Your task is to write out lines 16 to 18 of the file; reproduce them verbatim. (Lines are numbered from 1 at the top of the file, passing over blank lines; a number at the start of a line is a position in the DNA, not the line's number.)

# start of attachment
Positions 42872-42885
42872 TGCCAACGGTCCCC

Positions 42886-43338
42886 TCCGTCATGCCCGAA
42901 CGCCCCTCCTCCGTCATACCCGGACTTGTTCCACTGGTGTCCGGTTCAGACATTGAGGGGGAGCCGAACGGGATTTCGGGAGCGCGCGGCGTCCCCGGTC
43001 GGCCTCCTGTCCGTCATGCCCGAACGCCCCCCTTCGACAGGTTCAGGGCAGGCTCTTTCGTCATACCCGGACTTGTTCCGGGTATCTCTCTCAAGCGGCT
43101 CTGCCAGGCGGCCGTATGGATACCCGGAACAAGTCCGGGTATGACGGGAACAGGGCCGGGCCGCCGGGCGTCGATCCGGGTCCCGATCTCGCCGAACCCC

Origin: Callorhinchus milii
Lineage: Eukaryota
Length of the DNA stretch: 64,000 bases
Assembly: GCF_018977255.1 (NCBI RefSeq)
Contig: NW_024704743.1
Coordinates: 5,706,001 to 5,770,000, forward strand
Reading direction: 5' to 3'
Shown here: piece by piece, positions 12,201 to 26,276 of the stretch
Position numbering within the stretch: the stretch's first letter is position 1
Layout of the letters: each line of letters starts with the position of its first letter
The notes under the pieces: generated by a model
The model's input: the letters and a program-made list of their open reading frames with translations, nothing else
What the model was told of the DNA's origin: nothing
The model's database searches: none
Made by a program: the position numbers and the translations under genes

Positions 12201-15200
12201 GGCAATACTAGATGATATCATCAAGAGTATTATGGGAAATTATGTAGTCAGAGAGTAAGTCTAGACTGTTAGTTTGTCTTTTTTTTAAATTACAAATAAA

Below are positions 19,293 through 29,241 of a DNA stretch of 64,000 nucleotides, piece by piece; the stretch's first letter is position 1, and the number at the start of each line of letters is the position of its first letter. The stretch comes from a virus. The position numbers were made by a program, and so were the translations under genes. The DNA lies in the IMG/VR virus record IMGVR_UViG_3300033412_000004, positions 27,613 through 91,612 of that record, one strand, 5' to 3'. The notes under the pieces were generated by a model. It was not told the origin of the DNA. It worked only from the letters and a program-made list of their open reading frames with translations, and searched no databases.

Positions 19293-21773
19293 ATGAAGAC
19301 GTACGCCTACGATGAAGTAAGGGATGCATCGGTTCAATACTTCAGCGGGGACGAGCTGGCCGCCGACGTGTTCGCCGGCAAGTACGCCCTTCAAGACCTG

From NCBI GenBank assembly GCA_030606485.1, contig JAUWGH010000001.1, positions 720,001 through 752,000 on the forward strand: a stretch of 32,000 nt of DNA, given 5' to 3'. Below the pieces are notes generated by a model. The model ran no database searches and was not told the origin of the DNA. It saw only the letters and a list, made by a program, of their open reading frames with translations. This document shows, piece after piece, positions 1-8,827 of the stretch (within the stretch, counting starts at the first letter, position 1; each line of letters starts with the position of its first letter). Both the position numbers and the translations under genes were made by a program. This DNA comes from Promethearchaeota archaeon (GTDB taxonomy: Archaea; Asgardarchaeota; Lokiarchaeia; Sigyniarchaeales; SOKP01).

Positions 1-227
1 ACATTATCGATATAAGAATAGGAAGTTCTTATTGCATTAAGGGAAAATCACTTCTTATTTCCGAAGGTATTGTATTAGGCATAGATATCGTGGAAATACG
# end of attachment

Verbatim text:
Position numbering within the stretch: the stretch's first letter is position 1
Layout of the letters: each line of letters starts with the position of its first letter
The notes under the pieces: generated by a model